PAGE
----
Eggs are so often the answer in our house. It’s a busy weeknight, I never made it to the grocery store, and I have to get dinner on the table pronto. What’s it gonna be? Eggs. Or, it’s a rainy Sunday morning, we slept late, and now we want to eat a satisfying breakfast while lingering in our jammies for longer than I’d care to admit. Again, eggs. They’re cheap, low in calories, easy to cook, and filled with a lot of nutrients that are otherwise difficult to find: the full spectrum of B vitamins, omega 3s, zinc, copper, and more. But they have to be done right, because bad eggs are about as big a bummer on a plate as I can think of. Perfect scrambled eggs, by my definition, are meltingly soft and fluffy, almost like a cloud. To get them that way, I use baking soda, which reacts with the eggs’ natural acidity and creates pillowy air pockets.
— Suzy Scherr
• ON-DEMAND: Listen to Faith and Suzy talk about this recipe as well as many other clever uses for baking soda you may have never thought of. •
Excerpted from The Baking Soda Companion © 2018 Suzy Scherr. Published by The Countryman Press, a division of W.W. Norton & Company.
- In a medium bowl, whisk the eggs and baking soda with a pinch of salt and a grind or two of black pepper until light and frothy.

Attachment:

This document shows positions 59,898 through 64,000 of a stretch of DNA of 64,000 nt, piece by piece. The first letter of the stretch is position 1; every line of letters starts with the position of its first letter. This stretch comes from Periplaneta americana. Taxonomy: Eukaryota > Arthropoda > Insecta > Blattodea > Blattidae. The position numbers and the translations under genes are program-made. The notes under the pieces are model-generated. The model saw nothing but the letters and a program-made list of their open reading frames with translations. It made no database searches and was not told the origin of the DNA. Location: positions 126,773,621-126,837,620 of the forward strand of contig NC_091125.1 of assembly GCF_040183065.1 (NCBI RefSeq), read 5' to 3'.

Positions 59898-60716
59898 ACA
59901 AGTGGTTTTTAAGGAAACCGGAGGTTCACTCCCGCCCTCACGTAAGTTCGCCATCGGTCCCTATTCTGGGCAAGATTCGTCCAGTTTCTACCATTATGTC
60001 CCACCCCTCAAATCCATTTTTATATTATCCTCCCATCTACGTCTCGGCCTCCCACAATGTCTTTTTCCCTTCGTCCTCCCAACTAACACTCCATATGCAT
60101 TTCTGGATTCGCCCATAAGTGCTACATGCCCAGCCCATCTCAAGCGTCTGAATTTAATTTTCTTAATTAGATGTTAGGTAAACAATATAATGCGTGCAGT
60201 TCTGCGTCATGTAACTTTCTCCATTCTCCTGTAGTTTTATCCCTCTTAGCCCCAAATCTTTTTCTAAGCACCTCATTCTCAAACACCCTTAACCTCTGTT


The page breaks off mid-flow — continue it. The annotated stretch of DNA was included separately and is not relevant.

- Melt the butter in a 10- or 12- inch nonstick skillet over medium- low heat.
- Add the beaten eggs to the pan and stir slowly with a wooden spoon or spatula, bringing in all the beaten egg from the edges of the pan to the center, forming large curds.
- Your eggs are ready when they look just a teensy bit undercooked and still slightly runny— they’ll continue to cook slightly even after you’ve removed them from the heat.
- Serve immediately.
Jaymme Stewart says
Thank you I knew it was something like that. They were delicious.
i have a mystery to solve. my eggs cooked as above with more baking soda than advised came out toxic tasting. horrible! trying to discover if it was the eggs, cant be the butter, the baking soda or the non stick copper frying pan(aha). thanks for any feedback
Robyn Doyon-Aitken says
Hi Suzi. It’s a mystery to us, too. Next time, try it with the amount of baking soda listed in the recipe and see if the dish comes out better. If it doesn’t, time for fresh(er) eggs.
It was almost for certain your extra baking soda. Too much baking soda will give a bitter and salty taste to the food, so much so that it will be impossible to consume!
Sean the Chemist says
You cooked them on too high of a temp. Cooking is chemistry. When you add a rising agent and use too much heat it causes it to crystallize rather than expand. This prevents the air pockets in the mixture from expanding and extracting components from the surrounding materials.
TL;DR: Lower your heat or use a heavier pan at the same heat. Should take 10 minutes.
Lynn Palmer says
Too much baking soda. This is a very specific recipe and baking soda is tempermental.
It seems baking soda acts as a cleaning agent to copper. I suspect this is source of the toxic taste you describe.
Can baking soda be used in Instant Pot egg bites?
Robyn Doyon-Aitken says
Not sure, LeMoyne. We haven’t tried it. I hope someone who has might chime in. . .
Yes you can. I just whipped up a batch using almost the exact same recipe as above, one more egg though. Cook on pressure for 8 minutes followed by a quick release.
Katrina did you use a pit in the main pot. And really nine eggs?
What about liquid in the one pot I thought you always needed water